The results of the 1863 campaign are more far-reaching than the number or intensity of the several engagements might otherwise suggest. From the perspective of the Euro-American participants, confidence in the security of southern Minnesota and eastern Dakota Territory was restored as the U.S. government demonstrated willingness and an ability to protect its frontier regions, despite the continuing Civil War. As a consequence, those settlers who had stayed throughout the turmoil could feel profound relief, while those who had fled could feel encouraged to return. Thousands of young men were made aware of the fertile, unbroken, and unsettled lands awaiting the energy of a new crop of potential settlers. Growing commercial, agricultural, and transportation endeavors east of the Missouri River were enhanced by the new-found security, as this campaign ended major confrontations between Indians and Euro-Americans in northern Dakota east of the Missouri River.
From the perspective of the Dakotas, however, the results were at least destructive if not totally devastating. Of immediate consequence, the fighting resulted in loss of life and property, disruption of accustomed lifeways, and destruction of supplies needed for the coming winter. At a minimum, bands and family groups, many of whom had not been involved in the original Minnesota warfare, had been scattered and forced to leave ancestral homes and traditional hunting grounds; tribal politics and leadership as well as family relationships were disrupted; and the entire experience may have increased personal and tribal views of the wisdom of accepting dependence on government largesse. Lastly, the persistence and determination of the troops, as well as the efficiency of modern weaponry, demonstrated with frightening effect the dangers and potentially disastrous outcome of continued confrontation with a burgeoning Euro-American presence.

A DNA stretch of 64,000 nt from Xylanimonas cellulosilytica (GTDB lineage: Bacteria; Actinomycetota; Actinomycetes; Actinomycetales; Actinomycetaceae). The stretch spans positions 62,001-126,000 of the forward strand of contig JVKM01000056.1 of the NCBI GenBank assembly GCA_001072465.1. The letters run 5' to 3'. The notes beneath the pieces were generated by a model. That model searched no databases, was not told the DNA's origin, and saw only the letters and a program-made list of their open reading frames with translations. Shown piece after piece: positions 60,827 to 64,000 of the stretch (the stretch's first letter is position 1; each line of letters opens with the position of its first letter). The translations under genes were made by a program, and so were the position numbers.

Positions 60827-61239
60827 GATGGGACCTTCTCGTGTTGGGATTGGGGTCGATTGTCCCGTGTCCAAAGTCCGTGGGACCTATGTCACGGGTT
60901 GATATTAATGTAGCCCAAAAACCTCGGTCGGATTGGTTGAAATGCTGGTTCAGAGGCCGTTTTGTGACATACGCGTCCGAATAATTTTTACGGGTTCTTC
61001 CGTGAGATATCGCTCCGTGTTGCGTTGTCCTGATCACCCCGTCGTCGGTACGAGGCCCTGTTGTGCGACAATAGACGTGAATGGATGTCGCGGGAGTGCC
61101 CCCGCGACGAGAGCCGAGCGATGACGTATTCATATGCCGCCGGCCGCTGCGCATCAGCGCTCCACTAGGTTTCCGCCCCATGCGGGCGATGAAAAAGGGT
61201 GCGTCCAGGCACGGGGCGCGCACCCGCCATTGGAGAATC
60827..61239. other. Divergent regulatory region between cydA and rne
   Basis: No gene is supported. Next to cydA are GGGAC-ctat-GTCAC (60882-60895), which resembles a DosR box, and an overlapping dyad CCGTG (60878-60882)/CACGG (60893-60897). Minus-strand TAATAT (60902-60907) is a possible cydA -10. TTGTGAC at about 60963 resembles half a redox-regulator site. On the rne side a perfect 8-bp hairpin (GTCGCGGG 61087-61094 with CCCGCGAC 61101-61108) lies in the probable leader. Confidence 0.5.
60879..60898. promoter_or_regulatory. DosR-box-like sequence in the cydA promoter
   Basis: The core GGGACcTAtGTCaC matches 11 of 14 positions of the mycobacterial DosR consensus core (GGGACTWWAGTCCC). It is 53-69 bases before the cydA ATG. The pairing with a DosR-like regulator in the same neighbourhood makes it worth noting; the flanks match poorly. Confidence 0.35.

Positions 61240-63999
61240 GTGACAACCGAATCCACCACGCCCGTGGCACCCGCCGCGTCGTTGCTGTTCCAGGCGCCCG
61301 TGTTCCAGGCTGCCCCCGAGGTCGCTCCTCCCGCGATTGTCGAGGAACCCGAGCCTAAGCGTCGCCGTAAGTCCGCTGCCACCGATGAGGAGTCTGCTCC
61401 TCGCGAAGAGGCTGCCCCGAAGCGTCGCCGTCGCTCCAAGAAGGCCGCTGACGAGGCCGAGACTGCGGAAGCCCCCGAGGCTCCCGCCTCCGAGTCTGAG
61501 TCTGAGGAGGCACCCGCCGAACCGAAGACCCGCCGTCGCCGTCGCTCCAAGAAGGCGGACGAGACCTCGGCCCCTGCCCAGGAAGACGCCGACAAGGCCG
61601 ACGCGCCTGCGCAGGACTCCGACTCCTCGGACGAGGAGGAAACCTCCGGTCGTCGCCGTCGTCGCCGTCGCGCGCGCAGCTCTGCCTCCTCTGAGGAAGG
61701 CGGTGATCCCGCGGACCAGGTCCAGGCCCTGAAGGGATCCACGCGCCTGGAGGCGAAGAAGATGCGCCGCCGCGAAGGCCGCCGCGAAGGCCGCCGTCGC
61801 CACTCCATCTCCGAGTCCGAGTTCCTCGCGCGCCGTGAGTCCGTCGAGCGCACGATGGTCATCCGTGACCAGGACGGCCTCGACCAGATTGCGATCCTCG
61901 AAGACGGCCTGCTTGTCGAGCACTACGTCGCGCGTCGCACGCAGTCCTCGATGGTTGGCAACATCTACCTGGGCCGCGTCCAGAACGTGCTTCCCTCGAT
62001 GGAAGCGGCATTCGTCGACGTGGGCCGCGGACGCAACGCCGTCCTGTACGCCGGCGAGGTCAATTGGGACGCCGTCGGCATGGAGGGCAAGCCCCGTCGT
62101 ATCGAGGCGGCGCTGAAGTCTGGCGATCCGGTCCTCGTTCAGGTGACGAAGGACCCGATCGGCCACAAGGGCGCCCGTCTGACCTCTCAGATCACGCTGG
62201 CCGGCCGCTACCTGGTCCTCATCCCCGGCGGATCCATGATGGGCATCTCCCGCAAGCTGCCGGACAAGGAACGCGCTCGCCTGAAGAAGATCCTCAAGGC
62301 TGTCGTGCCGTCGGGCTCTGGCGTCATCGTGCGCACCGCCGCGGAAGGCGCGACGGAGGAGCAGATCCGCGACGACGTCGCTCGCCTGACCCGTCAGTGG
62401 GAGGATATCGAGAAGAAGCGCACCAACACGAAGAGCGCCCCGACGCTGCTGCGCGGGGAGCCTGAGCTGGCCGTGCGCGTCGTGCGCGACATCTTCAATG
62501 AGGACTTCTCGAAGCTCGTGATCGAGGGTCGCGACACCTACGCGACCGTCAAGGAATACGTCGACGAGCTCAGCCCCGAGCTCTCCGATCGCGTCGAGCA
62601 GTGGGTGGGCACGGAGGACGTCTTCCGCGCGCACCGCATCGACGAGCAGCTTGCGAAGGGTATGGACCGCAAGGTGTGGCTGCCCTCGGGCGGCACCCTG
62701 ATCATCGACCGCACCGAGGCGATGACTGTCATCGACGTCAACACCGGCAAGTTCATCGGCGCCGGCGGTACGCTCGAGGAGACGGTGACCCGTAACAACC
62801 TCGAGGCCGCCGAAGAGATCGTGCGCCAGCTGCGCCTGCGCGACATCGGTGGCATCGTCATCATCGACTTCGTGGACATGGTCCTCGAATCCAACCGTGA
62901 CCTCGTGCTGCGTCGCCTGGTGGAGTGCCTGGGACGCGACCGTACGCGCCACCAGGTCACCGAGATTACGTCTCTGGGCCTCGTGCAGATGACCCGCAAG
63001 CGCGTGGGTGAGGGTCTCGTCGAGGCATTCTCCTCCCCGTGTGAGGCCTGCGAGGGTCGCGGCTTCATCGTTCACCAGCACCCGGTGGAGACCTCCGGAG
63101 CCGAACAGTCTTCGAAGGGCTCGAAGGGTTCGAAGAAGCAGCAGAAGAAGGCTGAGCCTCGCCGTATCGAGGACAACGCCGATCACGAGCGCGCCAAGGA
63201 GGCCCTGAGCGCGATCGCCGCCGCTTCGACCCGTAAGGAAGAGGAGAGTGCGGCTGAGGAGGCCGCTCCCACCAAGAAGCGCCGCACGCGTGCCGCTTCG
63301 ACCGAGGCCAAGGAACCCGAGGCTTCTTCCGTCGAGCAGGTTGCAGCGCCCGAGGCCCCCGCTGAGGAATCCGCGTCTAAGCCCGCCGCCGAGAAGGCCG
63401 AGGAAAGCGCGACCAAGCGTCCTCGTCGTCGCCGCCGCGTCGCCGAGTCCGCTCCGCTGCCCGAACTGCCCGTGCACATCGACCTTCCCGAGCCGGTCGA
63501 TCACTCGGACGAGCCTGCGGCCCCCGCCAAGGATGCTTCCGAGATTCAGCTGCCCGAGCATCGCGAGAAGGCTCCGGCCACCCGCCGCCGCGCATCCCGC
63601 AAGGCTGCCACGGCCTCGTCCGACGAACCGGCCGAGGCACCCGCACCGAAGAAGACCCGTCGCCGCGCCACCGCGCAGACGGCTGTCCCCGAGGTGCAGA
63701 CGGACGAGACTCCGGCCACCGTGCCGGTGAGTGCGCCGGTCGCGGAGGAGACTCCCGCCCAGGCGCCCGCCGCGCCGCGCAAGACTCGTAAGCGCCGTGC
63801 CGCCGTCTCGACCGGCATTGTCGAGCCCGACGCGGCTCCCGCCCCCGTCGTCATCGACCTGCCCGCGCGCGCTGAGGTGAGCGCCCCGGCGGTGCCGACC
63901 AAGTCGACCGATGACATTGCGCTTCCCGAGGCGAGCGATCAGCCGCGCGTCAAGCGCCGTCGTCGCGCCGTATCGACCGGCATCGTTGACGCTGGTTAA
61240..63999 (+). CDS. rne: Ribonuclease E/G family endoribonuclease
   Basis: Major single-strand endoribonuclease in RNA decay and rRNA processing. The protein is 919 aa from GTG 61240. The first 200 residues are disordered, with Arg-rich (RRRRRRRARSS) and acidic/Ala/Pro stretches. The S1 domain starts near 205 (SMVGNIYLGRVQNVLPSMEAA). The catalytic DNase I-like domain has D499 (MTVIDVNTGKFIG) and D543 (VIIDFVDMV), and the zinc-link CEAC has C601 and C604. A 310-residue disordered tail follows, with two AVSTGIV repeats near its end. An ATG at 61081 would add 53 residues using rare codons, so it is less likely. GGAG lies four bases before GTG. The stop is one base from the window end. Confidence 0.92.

While these effects were thus impacting the tribes east of the Missouri, many of the Indians located west of the river, particularly the tribes of Lakota or Teton Sioux, the Cheyenne, the Atsina and Piegan or Blackfeet remained openly defiant and were becoming angrier and more recalcitrant. These more westerly tribes had issues of their own, beyond the troubles of their easterly brethren, whom they had tried to assist. The events of the Sibley and Sully campaigns were not reassuring to them at all.
With the increasing restiveness of the western Plains tribes and the unresolved needs of an expanding Euro-American migration in mind, General Sully was assigned two more expeditions into northern Dakota, in 1864 and 1865 (see Fort Rice, Fort Dilts, Killdeer Mountain Battlefield, and Sully’s Heart River Corral). The Indian-white warfare initiated in Minnesota in 1862 and pursued in 1863 continued sporadically on the northern Plains for another twenty-seven years.
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